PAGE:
Stared at a screen too long? Taken a blow to the head? Or standing in a forest of fireflies? The effect can be pretty much the same, except that for the latter, the story of how the lights got there is a lot more traumatic.
Although “glow-worm” is used for some of the wingless females, their young, or related insects that also light up, “true” fireflies are actually beetles. The flashes and colours, unique to each species, basically act as their dating profile and messages, and can be spontaneous or synchronised waves of glowing pinpoints rippling through the dark. Or, in the case of the “blue ghost”, Phausis reticulata, creepy blue spotlights with no insect apparently in sight.
Sadly, as beautiful as they may seem, adults have a fleeting lifespan of up to two months, and before that, it’s a hellish nightmare for other woodland crawlies.
Like the longhorn, fireflies spend most of their lives as larvae, but instead of snuggling inside wood, they wander the forest floor mercilessly slurping the innards of worms and snails after numbing them with venom. Predators tend to avoid them too, because even as larvae they have a glow that says “I taste revolting”. They continue their horrendous feasting for 1-2 years before emerging as the charming little lightning bugs we know and love.
If the adults eat at all (see shortened lifespan above) it’s usually nectar and pollen. Oh I’m sorry, I forgot we were talking about the insect world for a moment. I meant to say that some of the adults are mass killers as well, and you can also throw cannibalism into the mix.
The female Photuris versicolor uses her light to trick males of other species into a rendez-vous before devouring them. Even the males with which she does enjoy a booty-call aren’t safe – sometimes, during the act, she will switch to hunter mode. The only sort-of protection the males have are arms either side of their insect todger (aedeagus), which they rest on the female to detect any weird movements. Well, at least the meat boosts the foul-tasting compounds inside her and the young, so the next generation of wood stars can survive.
So how and why do they light up? Well, special organs on their abdomen mix a cocktail of molecules and enzymes, including luciferin and luciferase, with oxygen, generating light with almost no heat and 100% efficiency. Can we harness this incredible ability? Yes, yes we can.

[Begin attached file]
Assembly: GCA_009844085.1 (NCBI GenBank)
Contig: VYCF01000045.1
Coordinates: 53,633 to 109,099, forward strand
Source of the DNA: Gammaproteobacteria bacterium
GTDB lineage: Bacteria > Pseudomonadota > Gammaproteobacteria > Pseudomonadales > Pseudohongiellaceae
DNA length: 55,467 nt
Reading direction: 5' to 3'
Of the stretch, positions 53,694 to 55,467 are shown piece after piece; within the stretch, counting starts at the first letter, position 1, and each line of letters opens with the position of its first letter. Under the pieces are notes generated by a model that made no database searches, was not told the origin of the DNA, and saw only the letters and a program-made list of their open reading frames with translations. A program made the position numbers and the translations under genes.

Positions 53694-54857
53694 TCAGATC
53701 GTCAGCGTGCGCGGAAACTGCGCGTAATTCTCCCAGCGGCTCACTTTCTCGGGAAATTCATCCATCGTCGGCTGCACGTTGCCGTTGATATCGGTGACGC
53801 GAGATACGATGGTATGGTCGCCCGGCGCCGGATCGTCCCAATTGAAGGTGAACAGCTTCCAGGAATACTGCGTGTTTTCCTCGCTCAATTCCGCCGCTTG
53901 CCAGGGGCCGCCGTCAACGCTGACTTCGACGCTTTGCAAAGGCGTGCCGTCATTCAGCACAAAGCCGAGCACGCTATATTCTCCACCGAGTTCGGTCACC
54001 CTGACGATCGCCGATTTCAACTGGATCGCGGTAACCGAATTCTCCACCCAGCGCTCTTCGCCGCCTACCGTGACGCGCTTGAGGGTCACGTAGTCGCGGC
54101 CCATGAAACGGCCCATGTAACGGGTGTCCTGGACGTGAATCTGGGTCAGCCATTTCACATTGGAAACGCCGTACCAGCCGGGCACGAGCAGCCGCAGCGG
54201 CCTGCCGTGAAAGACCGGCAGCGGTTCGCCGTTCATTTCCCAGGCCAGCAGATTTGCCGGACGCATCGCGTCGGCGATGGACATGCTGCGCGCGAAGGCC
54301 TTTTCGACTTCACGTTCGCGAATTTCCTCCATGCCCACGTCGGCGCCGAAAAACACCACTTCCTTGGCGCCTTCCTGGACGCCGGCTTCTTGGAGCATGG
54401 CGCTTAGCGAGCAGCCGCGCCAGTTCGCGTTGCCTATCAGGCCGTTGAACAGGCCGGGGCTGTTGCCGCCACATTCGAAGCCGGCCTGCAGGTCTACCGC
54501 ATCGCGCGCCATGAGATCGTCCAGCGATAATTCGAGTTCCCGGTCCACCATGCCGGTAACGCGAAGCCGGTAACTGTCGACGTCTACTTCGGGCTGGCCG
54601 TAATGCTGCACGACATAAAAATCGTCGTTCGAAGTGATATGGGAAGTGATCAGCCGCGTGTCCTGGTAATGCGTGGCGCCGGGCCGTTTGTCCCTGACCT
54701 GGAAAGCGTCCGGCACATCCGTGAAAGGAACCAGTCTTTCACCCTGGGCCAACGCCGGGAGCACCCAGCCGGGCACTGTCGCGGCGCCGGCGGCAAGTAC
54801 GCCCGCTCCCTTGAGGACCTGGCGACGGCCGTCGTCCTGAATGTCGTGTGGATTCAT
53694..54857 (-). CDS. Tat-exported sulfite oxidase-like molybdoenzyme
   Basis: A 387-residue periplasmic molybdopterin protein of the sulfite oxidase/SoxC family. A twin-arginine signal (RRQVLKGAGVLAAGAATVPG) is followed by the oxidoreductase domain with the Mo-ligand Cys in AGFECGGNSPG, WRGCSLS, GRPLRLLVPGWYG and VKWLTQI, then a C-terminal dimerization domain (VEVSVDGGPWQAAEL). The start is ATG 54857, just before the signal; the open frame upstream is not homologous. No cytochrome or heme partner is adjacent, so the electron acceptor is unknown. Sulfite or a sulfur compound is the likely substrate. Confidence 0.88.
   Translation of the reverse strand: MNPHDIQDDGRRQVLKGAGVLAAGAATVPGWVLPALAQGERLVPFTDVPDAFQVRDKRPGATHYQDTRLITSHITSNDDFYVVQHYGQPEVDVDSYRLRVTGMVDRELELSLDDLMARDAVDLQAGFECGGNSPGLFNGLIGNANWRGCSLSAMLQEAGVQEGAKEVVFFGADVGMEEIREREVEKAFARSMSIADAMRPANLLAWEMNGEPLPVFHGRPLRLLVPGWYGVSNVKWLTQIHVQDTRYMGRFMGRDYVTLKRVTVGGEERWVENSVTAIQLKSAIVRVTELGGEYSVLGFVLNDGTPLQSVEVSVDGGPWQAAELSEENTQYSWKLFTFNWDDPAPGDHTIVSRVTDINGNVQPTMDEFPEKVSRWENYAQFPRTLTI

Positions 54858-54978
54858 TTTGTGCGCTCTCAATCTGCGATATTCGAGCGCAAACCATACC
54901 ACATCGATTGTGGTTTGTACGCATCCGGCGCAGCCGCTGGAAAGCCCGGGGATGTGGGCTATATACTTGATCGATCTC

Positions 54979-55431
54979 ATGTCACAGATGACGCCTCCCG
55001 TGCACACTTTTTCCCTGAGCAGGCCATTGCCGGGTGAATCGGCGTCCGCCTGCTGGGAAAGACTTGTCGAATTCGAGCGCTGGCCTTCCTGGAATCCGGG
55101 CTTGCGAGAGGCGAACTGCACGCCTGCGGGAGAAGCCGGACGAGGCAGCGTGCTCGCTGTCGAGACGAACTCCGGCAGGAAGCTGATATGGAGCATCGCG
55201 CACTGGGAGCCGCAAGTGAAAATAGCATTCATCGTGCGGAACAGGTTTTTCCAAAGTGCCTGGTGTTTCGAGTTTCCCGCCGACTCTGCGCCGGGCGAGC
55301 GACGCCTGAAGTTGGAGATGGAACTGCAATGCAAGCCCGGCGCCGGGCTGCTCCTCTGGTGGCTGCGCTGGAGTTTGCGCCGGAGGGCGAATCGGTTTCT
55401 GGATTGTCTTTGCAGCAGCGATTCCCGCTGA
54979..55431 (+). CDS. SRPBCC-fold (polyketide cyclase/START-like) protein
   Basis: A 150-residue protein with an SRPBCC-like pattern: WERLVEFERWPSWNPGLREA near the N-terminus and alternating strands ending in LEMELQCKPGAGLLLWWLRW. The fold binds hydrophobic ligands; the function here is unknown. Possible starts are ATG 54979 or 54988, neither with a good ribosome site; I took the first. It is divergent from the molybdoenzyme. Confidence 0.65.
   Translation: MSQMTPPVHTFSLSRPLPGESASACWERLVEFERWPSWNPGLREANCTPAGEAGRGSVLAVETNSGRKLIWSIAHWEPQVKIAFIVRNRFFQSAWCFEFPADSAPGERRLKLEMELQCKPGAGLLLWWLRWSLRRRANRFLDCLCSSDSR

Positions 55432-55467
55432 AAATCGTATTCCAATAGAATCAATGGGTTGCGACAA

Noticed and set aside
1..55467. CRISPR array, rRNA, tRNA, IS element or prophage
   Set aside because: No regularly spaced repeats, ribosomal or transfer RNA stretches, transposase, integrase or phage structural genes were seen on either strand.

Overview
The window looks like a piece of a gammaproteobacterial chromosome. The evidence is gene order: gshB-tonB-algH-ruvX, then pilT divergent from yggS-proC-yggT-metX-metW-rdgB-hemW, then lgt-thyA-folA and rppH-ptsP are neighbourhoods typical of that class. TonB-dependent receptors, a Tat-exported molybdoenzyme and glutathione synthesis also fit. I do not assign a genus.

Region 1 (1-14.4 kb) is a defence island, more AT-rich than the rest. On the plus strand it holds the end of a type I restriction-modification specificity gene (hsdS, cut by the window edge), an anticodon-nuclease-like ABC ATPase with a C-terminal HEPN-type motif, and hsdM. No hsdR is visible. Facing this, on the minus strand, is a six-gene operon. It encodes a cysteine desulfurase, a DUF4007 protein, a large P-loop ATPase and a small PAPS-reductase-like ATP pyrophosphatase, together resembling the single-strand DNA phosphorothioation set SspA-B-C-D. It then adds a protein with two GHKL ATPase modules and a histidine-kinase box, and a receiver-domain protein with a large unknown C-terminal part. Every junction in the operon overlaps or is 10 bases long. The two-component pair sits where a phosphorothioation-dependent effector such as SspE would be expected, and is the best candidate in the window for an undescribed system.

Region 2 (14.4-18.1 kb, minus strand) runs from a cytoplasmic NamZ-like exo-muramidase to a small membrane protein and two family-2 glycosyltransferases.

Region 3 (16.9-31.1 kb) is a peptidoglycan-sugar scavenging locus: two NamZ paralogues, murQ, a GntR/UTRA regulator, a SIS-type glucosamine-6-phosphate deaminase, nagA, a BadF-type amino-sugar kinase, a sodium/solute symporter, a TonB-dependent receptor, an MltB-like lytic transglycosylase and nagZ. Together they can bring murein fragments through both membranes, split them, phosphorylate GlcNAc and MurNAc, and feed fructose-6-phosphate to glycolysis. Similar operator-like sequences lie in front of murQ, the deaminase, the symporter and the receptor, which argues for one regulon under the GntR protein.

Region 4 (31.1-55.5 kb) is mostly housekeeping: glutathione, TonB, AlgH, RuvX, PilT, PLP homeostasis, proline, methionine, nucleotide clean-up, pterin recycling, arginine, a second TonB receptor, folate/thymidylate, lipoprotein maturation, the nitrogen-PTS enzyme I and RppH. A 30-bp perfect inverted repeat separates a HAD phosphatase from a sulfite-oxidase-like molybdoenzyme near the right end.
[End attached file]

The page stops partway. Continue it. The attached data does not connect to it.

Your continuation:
A recent study at the Massachusetts Institute of Technology found that, if we inject nanoparticles with luciferase into plants, they will glow for about 4 hours. One day they hope to use them to create low-energy lighting, and even plant “lamps” that react to surrounding light levels. How awesome is that?
It would be a great alternative for the fireflies too, because as well as pesticides, light pollution puts the kibosh on their mating displays. It would certainly be sad for the human world if they all disappeared, because when other animals surround you with dirty talk, it’s nowhere near as romantic.
Latin: Lampyridae (family)
What? A glowing beetle
Where? Warm and temperate regions worldwide
How big? 5-25 mm / 0.1-0.9 ” long
Endangered? It’s difficult to be sure as it’s mainly anecdotal, but there is concern that there are fewer and fewer of them, and popular “glowshows” in places like China result in masses of wild populations being harvested. And that’s bad news for any creature that spends more time growing up than mating.
Probable motto: I wink with my bum, but it’s a lot prettier than it sounds.
They look interesting. Do they need my help at all?
As above, concern is growing around the world, but I couldn’t find any specific campaigns as yet. In the meantime, this site provides some handy tips for helping your local lightning bugs:
Just to prove I’m not fibbing
Bittel, Jason. 2017. “Illuminating the secret language of lightning bugs“. Smithsonianmag.com.
Editors of Encyclopaedia Britannica. No date. “Firefly“. Britannica.com.
“Fireflies“. No date. National Geographic.
Lewis, Sarah, and Owens, C.S. Avalon. 2017. “China’s endangered firelies“. Scientific American.
Morris, Ali. 2018. “MIT engineers transform plants into lights“. dezeen.com.
Parry, Wayne. 2012. “Fireflies’ unique flashes help distinguish species“. Livescience.com.
Featured image credit: “Fireflies flying in the forest at twilight” by diliananikolova